After mobilizing 24 adolescents, TYPF organized a 2 day orientation workshop at an external location. With CYC’s support and guidance with respect to session design, the orientation was conducted with TYPF programme staff facilitating the workshop. Sessions focused on introducing the Jagriks to the Constitution and preamble, Fundamental Rights, Fundamental Duties, and Values. The workshop also included group and self-reflective exercises such as asking Jagriks to list the values and rules they would inculcate if there were to start a new society. In doing so, Jagriks formed a stronger understanding of the significance of having fundamental rights and the responsibilities that follow in the context of their own realities. At the end of the workshop, the Jagriks divided into pairs of 2 and took an active initiative to partner with someone they did not know well. For example, one pair was formed by our youngest and oldest Jagriks, Ashish who is 12 and Shikha who is 19. The group collectively decided to meet weekly on Saturday afternoons to decide tasks and to share their weekly task activities.
TYPF conducted the project’s first session on 10th December, 2016. The session began with each Jagrik pair rolling a dice which would assign a number corresponding to a specific fundamental right or duty theme. TYPF took the decision for all Jagriks to engage with tasks pertaining to fundamental rights for the first 3 weeks, to then be followed with tasks pertaining to fundamental duties. Consequently, all Jagriks were introduced to each fundamental right or duty through their own tasks or through the experiences shared by other Jagriks. Over the course of the 6 weeks, 3 pairs of Jagriks were assigned to a particular mentor i.e. a TYPF staff member or intern who was responsible for helping Jagriks choose their tasks and to support them in implementation should challenges arise.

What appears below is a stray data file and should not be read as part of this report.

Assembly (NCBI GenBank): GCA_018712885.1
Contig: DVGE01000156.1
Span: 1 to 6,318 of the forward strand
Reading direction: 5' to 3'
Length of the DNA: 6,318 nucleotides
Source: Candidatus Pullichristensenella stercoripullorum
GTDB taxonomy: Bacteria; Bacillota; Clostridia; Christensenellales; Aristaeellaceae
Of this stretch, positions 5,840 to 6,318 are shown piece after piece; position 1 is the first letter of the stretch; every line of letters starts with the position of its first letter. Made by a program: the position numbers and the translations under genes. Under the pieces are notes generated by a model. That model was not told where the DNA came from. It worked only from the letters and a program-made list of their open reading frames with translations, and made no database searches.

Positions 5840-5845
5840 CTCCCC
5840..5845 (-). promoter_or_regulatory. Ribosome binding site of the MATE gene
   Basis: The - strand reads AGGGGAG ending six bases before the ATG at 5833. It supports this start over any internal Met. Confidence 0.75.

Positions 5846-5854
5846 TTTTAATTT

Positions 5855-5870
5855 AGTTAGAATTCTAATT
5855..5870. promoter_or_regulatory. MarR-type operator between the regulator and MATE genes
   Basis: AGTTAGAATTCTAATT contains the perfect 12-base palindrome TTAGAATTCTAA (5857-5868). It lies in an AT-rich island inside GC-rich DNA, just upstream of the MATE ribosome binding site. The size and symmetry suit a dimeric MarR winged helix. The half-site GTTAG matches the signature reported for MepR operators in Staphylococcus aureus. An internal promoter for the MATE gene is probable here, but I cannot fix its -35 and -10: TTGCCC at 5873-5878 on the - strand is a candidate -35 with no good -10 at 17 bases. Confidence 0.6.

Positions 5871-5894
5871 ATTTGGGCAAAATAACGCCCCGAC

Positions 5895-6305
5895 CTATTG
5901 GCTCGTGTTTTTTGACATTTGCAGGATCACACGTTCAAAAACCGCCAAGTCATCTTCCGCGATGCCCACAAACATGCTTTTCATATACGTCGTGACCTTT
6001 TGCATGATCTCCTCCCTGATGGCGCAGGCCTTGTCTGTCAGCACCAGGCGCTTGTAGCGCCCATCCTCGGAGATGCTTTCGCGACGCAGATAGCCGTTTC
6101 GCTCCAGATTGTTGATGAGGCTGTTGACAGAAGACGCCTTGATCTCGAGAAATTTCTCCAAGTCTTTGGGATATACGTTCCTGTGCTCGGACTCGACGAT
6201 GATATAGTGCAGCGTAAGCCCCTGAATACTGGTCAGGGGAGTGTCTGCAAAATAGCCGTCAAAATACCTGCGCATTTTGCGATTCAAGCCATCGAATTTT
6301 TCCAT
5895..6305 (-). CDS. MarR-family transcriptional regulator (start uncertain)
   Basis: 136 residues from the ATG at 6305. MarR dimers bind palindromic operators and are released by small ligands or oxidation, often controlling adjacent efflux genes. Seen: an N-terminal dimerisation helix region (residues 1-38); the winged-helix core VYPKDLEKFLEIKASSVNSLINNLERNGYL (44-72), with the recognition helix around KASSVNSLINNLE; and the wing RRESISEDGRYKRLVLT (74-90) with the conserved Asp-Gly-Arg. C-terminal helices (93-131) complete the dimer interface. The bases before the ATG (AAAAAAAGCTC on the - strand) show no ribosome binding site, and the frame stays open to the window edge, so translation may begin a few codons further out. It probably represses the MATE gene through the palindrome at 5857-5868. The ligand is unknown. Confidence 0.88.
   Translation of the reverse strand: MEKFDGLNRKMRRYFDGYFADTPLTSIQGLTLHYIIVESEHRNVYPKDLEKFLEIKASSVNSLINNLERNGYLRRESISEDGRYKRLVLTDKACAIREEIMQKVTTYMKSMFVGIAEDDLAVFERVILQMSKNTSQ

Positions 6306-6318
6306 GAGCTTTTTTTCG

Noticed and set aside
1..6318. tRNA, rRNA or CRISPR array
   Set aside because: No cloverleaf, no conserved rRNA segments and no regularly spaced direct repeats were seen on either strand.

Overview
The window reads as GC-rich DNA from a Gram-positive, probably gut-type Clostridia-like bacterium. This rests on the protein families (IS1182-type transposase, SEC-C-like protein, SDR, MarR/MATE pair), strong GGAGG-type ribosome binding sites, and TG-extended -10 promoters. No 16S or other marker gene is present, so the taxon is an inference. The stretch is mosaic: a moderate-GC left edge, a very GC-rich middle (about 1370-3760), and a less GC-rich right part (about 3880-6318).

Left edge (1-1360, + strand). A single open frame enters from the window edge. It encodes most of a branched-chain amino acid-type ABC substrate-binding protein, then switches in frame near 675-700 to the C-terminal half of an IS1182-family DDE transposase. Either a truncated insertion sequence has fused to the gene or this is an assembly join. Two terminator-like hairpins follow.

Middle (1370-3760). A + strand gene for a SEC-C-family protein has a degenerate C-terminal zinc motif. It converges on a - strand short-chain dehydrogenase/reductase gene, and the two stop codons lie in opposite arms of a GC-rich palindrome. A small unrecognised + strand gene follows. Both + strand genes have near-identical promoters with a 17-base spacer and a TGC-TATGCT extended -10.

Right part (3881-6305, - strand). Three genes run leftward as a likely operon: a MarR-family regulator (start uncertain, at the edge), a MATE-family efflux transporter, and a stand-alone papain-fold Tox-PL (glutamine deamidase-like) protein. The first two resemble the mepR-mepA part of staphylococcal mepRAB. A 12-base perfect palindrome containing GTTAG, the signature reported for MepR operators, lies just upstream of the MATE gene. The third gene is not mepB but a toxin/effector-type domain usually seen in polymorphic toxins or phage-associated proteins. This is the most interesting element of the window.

Each Saturday afternoon, the Jagriks would come together to roll the dice and to choose their next tasks associated with another fundamental right or duty as well as to share their weekly tasks and their own experiences, challenges, and successes. Many Jagrik pairs shared their own difficulties in approaching other citizen groups from different socio-economic backgrounds. For example, one pair of Jagriks – Shahid and Huma - were tasked to have a conversation with someone less fortunate than themselves. Shahid and Huma spoke to someone who lived on the road near their community. The man shared his story of losing his home twice and being afraid of further losing his spot on the road. Shahid and Huma shared their understanding of how difficult it must be to have no family and no support structure as well as no resources in a city like New Delhi, where living costs are high.
To increase Jagrik motivation, tasks for each fundamental right and duty were organized in order of difficulty as gold, silver, and bronze. At the weekly session, each pair’s initiatives would further be given feedback by the rest of the group, based on their ability to accomplish the task and its relative difficulty. As a result, each group was motivated to undertake more activity and frequently chose only gold tasks. However, the group also learnt from Jagriks who accomplished bronze tasks well. For example, one Jagrik, Iqra, decided to meet a jailed person, a task associated with the right to freedom. She chose this task, despite its bronze status, because she wanted to see whether she could accomplish it. She spoke to her father about the task and together they went to the Nizamuddin police station. They were successful in speaking to a police officer and a person jailed, an interaction many would choose to avoid. Her experience was inspiring to the entire group who acknowledged her effort and initiative irrespective of the task’s ranking.